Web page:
Malabu Oil deal: I acted in public interest, AGF replies Reps

NIGERIA's Attorney General and Minister of Justice, Mr. Mohammed Bello Adoke, SAN18 July 2013, Abuja – Attorney General of the Federation and Minister of Justice, Mohammed Bello Adoke, has denied any wrong doing in multi-bilion naira Malabu oil contract saga involving Oil Prospecting License, OPL, 245.

Adoke, in a statement released by his Chief Press Secretary, Mr Ambrose Momoh said that he acted in public interest in resolving the long standing division involving Malabu oil and Gas, Shell and Agip companies.

Contrary to his alleged indictment in a report by the House of Representatives on the mater, Adoke said that the advertised report in the media was off the mark as it failed to take into account the role played by the Federal Government in resolving a long standing business fued.

He said that his actions were informed by government’s policy of encouraging indigenous participation in the oil and gas sector.

According to Adoke, though the dispute between Malabu and Shell predates his tenure in office, records have shown that “the Federal Government in furtherance of its Indigenous Exploration Programme Policy introduced in the early 1990s to encourage effective development of indigenous capability in the upstream sector of the oil industry, allocated Oil Blocks to indiginous Oil and Gas Companies which they were expected to develop in partnership with international oil companies as Technical Partners.”

He stated that Malabu Oil and Gas company was allocated OPL 245 in April, 1998 and that it later contacted Shell as its Technical Partner but that when the oil block was revoked in 2001, Shell went behind and got re-awarded the oil block, leading to seemingly endless litigations.

“Although, Malabu was issued a licence for Block 245 in April 2001, the same licence was subsequently revoked by the Federal Government on 2nd July, 2001. Exxon-Mobil and Shell were then invited in April 2002 to bid for OPL 245, despite the existence of subsisting contractual agreements between Malabu and SNUD with respect to OPL 245. Malabu was dissatisfied with the revocation and contended that the circumstances leading to the revocation of its licence on Block 245 was less than transparent and smacked of inducement and connivance from SNUD, which at the material time was its technical partner”.

The Minister stated that Malabu had contended that the subsequent re-award of OPL 245 to Shell by the Federal Government was done under questionable circumstances.

He stated that whereas a report of the House of Representatives which probed the transaction at the initial stages had confirmed Malabu as the rightful owner and recommended the return of oil block to its, recent claims being attributed to the current House of Representatives were off the mark.

“It is important to note that the House of Representatives Committee on Petroleum found no rational basis for the revocation and reprimanded Shell for its complicity. The Committee also directed the Federal Government to withdraw the re-award it made to Shell and return OPL 245 to Malabu, the original allotee of the Block.”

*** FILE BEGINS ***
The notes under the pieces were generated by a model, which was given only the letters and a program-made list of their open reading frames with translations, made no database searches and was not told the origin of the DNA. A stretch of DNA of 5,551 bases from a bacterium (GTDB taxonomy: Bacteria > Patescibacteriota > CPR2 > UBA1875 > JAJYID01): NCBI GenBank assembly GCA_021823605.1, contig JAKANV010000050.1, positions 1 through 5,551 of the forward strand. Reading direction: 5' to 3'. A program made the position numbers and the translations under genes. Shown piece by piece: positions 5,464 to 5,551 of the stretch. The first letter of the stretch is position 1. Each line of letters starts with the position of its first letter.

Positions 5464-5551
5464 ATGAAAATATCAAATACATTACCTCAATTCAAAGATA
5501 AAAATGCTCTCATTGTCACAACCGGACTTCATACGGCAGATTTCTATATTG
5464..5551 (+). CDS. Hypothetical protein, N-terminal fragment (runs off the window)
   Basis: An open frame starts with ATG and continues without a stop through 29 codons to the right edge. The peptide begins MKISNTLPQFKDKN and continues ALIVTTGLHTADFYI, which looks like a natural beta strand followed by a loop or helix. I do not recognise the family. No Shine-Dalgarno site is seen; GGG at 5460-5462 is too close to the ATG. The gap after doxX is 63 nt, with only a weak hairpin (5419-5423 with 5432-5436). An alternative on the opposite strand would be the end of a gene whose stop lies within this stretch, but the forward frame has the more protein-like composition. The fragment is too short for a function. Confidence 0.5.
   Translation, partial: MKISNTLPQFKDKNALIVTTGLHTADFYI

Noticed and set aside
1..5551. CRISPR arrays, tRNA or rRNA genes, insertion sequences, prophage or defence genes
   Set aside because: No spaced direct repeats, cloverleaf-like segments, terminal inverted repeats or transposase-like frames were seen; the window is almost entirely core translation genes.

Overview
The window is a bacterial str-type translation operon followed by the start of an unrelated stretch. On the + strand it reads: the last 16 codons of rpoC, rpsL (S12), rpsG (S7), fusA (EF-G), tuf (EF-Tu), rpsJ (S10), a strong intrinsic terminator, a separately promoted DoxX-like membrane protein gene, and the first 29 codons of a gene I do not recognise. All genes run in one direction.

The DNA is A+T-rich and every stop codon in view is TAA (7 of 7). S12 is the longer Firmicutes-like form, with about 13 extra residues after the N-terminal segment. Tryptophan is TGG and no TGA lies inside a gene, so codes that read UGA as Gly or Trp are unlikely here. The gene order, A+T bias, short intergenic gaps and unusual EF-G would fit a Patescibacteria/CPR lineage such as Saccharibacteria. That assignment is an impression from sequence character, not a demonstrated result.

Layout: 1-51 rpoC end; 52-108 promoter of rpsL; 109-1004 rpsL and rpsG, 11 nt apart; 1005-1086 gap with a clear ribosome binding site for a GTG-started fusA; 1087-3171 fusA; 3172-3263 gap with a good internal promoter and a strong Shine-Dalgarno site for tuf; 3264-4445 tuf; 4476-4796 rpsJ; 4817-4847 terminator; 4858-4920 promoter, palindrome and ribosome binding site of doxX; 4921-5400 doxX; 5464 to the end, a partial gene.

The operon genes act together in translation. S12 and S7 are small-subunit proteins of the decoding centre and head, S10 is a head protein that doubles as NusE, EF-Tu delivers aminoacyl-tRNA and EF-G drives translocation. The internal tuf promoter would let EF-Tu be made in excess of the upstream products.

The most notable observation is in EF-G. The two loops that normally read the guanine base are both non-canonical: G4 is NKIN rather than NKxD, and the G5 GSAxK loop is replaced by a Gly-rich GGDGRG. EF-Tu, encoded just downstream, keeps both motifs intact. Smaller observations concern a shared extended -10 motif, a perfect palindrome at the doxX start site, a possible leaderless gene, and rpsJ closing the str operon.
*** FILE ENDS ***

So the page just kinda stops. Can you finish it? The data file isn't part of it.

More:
Adoke stated that while all entreaties appeared to be falling on deaf ears, the administration of President Goodluck Jonathan decided to intervene in 2010 to resolve the outstanding trade dispute by serving as intermediary.

He said that Malabu had petitioned the government and drawn its attention to the long standing dispute.

The statement read: “To resolve all the contending claims in a satisfactory and holistic manner, due regard was given to the Terms of Settlement of 30th November 2006 which had been reduced to Orders of the Court, the underlying policy of encouraging the participation indigenous oil and gas companies in the upstream sector of the oil industry and the fact that Shell had substantially de-risked Block 245.

“To accommodate all these interests, a Resolution Agreement dated 29th April, 2011 between the Federal Government of Nigeria and Malabu Oil & Gas Limited was executed wherein the FGN agreed to resolve all the issues with Malabu in respect of Block 245 amicably and Malabu also agreed that in consideration of receiving compensation from the FGN it would settle and waive any and all claims to any interest in OPL 245.”

It added that the role played by the Attormey General was that of a facilitator of the resolution.

“It is therefore quite evident from the foregoing that the role played by the Federal Government, its agencies and officials in relation to Block 245 was essentially that of facilitator of the resolution of a long standing dispute between Malabu and SNUD over the ownership and right to operate Block 245. At all times material to the resolution of the dispute, the Federal Government was not aware of any subsisting third party interest in Malabu’s claim to OPL 245 and neither did any person or company apply to be joined in the negotiations as an interested party until the resolution of the dispute was concluded”.

The Minister wondered why a business transaction involving some shareholders would take the attention of the House to the extent of passing a resolution.

He concluded: “We know those who have compromised their positions in order to author the alleged ‘Report’ and their theatrical display for public gallery. We also know those secretly beating the drums for masquerades dancing in the market square. We shall confront them at the appropriate forum. How else can one explain why the ownership of shares in a private company would generate sufficient interest among members of the legislature so as to merit a resolution of a Committee that certain persons or companies are entitled to ownership of shares in a private company, when the courts are the appropriate venue for the ventilation of such disputes between share holders (if any).”

. Nigerian Tribune.

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